CROW PEOPLE came from some pit village near Doncaster but they seemed to play an awful lot of gigs in the ‘industrial garden town’ of Scunthorpe.
I first remember coming across them at one such packed, sweaty gig in the mid-Eighties, although when I ran into Mark (who now has a teenage daughter and a career as a teacher) at the Flux gig at the 1in12 in Bradford last year, he told me that we’d actually met a good few years before when I was wandering around the Arndale in Doncaster, trying to sell records I didn’t want to unsuspecting punk rockers. It’s news to me.
Although they only released a couple of records throughout their career, they never got any press attention (apart from the stuff I wrote myself) and were barely known outside our little patch of South Yorkshire / North Lincolnshire, Crow People were a tremendous live band.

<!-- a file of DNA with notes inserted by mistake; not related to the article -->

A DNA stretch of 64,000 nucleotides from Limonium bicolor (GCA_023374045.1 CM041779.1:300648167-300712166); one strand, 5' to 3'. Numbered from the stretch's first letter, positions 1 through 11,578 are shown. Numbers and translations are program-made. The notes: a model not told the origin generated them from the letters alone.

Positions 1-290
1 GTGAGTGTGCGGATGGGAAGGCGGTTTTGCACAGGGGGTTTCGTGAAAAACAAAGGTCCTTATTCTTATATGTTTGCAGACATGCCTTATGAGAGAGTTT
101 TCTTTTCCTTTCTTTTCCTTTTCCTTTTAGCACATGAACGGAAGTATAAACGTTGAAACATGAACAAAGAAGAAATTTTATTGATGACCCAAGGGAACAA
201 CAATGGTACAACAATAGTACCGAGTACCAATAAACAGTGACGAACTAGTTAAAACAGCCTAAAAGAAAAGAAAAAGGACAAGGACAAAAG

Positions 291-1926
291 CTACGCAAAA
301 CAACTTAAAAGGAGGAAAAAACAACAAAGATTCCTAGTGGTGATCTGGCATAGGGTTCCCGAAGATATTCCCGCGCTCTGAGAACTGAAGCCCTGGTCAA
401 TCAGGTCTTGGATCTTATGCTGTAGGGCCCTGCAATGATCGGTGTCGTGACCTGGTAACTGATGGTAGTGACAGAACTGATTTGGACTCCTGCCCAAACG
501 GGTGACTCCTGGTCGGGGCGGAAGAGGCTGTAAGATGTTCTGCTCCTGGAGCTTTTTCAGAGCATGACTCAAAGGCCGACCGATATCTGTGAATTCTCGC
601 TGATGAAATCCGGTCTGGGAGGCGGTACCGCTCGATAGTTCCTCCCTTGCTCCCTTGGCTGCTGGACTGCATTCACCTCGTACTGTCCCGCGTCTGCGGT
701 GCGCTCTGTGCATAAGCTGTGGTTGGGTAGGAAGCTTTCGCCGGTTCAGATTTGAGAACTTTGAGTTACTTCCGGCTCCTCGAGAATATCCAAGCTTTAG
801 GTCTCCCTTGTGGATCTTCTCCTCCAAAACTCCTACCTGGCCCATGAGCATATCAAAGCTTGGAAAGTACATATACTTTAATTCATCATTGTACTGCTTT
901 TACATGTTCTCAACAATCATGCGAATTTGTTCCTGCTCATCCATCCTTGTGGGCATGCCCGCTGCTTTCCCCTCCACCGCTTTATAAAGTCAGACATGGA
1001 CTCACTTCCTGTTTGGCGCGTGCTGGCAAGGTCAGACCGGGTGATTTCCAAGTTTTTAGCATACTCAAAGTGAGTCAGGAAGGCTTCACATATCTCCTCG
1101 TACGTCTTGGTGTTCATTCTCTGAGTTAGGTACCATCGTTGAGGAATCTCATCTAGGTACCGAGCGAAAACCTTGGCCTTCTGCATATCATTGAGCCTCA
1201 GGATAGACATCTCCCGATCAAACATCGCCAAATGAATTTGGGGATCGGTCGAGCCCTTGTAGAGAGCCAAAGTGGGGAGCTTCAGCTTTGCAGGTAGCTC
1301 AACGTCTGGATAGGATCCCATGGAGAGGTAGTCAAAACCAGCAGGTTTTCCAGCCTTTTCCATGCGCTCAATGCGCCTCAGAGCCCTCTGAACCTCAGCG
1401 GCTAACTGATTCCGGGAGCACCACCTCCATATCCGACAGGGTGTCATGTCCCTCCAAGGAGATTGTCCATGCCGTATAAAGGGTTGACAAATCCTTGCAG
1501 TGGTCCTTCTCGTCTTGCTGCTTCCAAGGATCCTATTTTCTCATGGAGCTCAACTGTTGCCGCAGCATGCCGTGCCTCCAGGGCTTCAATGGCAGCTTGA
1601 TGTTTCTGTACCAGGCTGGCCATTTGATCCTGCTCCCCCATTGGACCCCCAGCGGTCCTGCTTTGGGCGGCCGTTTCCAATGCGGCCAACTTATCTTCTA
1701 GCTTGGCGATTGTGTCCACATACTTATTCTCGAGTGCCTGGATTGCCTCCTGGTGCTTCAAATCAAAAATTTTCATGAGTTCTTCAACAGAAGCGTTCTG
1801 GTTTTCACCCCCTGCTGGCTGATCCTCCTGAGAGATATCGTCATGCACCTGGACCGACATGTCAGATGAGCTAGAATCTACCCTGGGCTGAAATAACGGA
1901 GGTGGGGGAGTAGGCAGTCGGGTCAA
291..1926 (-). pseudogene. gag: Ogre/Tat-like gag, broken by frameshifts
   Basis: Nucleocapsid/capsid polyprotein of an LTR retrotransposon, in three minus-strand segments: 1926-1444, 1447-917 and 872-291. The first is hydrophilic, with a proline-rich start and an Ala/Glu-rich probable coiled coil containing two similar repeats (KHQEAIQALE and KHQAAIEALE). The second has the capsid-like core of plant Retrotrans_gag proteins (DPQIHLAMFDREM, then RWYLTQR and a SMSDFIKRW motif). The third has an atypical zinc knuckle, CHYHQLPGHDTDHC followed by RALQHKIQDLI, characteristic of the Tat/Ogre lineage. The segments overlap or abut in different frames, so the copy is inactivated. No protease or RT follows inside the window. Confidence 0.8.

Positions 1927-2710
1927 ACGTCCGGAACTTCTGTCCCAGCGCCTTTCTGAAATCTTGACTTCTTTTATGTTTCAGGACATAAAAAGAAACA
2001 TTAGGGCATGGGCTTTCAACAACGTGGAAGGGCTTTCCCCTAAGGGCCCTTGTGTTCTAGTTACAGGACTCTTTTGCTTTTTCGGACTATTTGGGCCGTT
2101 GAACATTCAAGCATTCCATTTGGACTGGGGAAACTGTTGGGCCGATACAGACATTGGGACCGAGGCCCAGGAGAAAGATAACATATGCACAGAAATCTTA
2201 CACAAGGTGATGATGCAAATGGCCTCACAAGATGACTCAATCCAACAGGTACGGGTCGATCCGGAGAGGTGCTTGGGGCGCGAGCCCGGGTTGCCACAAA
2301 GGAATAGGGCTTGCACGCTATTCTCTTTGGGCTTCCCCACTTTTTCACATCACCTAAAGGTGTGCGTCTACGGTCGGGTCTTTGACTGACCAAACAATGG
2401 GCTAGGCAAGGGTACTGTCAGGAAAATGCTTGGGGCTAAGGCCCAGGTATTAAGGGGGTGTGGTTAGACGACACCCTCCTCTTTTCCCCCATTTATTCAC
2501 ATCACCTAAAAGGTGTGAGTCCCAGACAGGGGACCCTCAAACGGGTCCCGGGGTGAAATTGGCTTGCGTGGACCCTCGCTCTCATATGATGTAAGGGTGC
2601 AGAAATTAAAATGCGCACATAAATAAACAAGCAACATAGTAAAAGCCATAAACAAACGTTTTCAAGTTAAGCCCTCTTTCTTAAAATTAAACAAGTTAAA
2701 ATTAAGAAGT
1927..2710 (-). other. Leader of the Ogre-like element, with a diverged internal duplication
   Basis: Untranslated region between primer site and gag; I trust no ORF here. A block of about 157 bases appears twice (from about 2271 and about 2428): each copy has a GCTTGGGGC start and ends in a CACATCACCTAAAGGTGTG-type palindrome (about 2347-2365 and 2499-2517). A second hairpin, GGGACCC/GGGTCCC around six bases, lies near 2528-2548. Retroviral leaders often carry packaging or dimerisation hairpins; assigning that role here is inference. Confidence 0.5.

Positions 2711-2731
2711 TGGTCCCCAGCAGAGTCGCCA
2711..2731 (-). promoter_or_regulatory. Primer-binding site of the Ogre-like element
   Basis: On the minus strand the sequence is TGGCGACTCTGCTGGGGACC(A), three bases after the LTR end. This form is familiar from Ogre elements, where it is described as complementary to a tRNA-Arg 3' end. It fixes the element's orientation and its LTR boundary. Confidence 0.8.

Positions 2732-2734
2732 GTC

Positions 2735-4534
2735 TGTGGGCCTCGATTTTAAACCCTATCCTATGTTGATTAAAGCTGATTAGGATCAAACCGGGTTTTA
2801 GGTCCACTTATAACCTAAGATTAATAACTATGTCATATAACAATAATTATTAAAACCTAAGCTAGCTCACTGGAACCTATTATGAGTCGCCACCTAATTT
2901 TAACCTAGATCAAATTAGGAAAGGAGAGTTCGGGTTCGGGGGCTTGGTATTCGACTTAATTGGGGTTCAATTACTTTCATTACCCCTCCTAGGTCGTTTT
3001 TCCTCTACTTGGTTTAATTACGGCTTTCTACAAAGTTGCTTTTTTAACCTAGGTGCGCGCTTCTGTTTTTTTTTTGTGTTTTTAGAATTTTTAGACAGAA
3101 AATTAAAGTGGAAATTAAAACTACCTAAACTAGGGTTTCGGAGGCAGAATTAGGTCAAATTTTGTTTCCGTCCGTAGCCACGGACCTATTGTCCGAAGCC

I used to get absolutely blasted, sit on the floor cross-legged and spin-out to their chugging, swirling, psychedelic space-rock. Way fucking cool.
I even ended up putting them on in Leeds, at this mad Leeds Abortion Fund benefit at Leeds Poly with the Wedding Present offshoot the Ukrainians and LS6 indie-sirens Sharon. Coming through a decent PA, Crow People just sounded extraordinarily powerful and intense – though the evening was marred when, at a crazy post-gig party at the Sharon girls’ house, one of their knobhead mates from Donny had an argument with his missus and trashed Paddy’s bedroom.
Their lack of recognition always baffled me.